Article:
The Lives and Times of Bernardo Brown

by Geoffrey Household

With a stroll on the beach, a young man's lifetime of adventure begins Bernardo Brown is walking along the Spanish seashore when he hears the bullets fly, and he takes shelter in the water, where he escapes the firefight in a stolen dinghy. After a treacherous journey along the rocky coastline, he falls into the hands of a Hungarian count who will do whatever it takes to keep Bernardo from ever telling his story to the police. He ships the baffled young man off to Eastern Europe, where he will get into more trouble than he ever imagined. After a lifetime working the Bilbao docks, Bernardo finds himself among monarchs and empresses, soldiers of fortune and devilish spies. As the whirlwind of adventure carries him from court to court, the fate of Europe hangs in the balance--but Bernardo just wants to stop running.

The Three Sentinels

by Geoffrey Household

For control of a South American oil field, two men go to war On the spine of the Andes Mountains, three monuments have been built to honor the god known as oil. These towering derricks, known to the Company as the three sentinels, will change a few lives for the better--and destroy one thousand more. The completion of the sentinels means closing the outdated oil field known as Cabo Desierto, which hundreds of native families call home. Those who live there are to be relocated. Some are happy to move, but most are not. For the sake of their community, these radicals will fight--and they will die. When the protests against relocation claim the life of his wife, Rafael Garay vows revenge against the Company. With his son at his side, he takes arms against the men who control the sentinels, pitting himself against a corporate troubleshooter who has never met a union he couldn't break.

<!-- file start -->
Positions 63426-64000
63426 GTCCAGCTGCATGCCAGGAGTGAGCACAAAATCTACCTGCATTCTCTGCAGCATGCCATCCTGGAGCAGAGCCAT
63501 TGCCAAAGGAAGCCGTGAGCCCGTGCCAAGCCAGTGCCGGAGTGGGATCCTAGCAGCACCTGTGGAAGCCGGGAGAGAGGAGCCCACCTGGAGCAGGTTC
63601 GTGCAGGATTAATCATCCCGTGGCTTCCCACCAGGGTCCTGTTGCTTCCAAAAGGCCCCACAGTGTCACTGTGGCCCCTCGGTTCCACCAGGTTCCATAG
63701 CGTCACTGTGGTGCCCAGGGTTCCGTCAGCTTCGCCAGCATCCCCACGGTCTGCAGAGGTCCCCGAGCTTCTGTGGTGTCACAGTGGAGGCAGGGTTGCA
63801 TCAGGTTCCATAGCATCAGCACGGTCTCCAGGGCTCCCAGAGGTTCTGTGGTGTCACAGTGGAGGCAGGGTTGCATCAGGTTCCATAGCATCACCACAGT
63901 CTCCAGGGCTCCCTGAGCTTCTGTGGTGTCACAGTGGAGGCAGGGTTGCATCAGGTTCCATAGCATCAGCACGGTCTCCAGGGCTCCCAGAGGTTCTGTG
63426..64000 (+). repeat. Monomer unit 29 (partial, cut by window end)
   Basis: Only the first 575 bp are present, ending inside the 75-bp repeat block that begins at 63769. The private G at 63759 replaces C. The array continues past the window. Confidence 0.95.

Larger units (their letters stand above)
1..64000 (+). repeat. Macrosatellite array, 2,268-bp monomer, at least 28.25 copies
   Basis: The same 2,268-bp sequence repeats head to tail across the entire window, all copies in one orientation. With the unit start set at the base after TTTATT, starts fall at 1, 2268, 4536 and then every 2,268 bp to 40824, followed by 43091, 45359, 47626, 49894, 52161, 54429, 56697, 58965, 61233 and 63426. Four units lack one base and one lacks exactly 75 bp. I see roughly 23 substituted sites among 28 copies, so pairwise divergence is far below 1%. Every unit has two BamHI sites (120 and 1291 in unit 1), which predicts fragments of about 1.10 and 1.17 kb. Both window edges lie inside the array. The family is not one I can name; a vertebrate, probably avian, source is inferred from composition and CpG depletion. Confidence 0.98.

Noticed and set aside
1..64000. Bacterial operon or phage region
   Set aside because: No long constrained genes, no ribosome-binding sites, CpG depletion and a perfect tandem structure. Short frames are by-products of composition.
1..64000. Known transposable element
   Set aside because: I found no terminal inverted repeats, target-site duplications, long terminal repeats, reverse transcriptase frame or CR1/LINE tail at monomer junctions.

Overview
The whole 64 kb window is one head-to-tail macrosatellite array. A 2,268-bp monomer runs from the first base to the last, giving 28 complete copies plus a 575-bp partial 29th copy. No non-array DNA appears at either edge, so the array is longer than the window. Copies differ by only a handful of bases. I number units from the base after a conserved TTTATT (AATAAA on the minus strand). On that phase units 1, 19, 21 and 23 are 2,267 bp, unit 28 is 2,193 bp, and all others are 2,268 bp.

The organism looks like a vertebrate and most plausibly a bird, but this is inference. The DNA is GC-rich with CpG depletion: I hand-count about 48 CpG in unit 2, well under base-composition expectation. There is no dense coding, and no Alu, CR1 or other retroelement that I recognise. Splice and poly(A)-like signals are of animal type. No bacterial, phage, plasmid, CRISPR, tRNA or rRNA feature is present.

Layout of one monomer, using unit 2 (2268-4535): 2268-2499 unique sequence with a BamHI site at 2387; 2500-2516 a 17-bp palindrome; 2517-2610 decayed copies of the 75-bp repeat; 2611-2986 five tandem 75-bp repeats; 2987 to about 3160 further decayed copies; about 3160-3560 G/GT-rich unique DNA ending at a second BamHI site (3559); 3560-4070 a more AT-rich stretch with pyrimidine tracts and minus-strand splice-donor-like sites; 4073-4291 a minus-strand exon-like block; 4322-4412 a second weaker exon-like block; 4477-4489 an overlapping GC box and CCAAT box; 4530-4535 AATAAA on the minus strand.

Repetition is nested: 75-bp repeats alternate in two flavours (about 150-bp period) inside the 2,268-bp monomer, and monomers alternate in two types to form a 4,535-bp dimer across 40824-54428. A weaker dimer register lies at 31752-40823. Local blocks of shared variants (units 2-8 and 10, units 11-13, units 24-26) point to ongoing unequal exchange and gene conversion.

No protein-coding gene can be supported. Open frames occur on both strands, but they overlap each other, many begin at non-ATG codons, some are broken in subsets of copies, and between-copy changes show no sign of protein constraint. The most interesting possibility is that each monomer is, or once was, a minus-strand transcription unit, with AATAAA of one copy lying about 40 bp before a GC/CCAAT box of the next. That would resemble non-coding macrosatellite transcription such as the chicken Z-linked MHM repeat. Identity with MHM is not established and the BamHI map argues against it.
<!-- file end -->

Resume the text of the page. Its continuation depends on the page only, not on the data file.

Dreadful Summit

by Stanley Ellin

His father humiliated, a teenage boy vows bloody revengeEvery sports fan in New York knows Al Judge, the hard-bitten reporter whose column is the scourge of gamblers, gangsters, and corrupt players across the city. Sixteen-year-old George LaMain is Judge's biggest fan--right up until the night he decides the writer has to die. George is in his father's saloon, waiting for his dad to give him his birthday present: a trip to the fights at Madison Square Garden. They are about to leave when Judge demands George's father strip and lie down on the barroom floor. George doesn't know why, but his old man does it--and Judge beats him senseless in front of the whole bar. When he's finished crying, George takes his father's gun and sets out into the night. To avenge his disgraced father, he plans to gun Al Judge down. But before he can become a killer, this birthday boy will have to grow into a man.

House of Cards

by Stanley Ellin

Hired as a tutor for a madwoman's son, an American expatriate scraps to stay aliveA washed-up heavyweight with dreams of becoming a writer, Reno Davis is down to his last franc when he lands a job as a bouncer at a sprawling Paris discotheque. His first night, he saves a slumming beauty from a pair of café toughs, and she rewards him with a well-paid job tutoring her darling son. But what she really wants is a bodyguard to keep her precious baby safe from terrors real and imagined. Reno's new boss is a mental case, paranoid and delusional, whose lovers have a bad habit of dying violent deaths. But in this case, her paranoia may be justified. Protecting the boy draws Reno into an international conspiracy that stretches from Paris to Rome to the killing fields of northern Algeria. When the bullets start to fly, this ex-fighter begins to fear that he may be punching above his weight.

The Dark Fantastic

by Stanley Ellin

In a desolate part of Brooklyn, a retired history professor plots mass murderThe withered old man speaks into a tape recorder. This is not a confession, he explains, but a presentation. He is Charles Witter Kirwan, a former academic who has lived his whole life in the same house and watched his childhood neighborhood turn from white to black. Now, stricken with terminal cancer, Kirwan has decided to fight back against his neighbors. His may be the ravings of a lunatic racist, but the dynamite in his basement is real. He is going to blow up the apartment building next door--and take some sixty African Americans with it. Private investigator John Milano is on the trail of a stolen painting when he catches wind of Kirwan's mad plan. He has forty-eight hours to stop the bombing, and to keep those innocents from following this twisted, hateful man into death.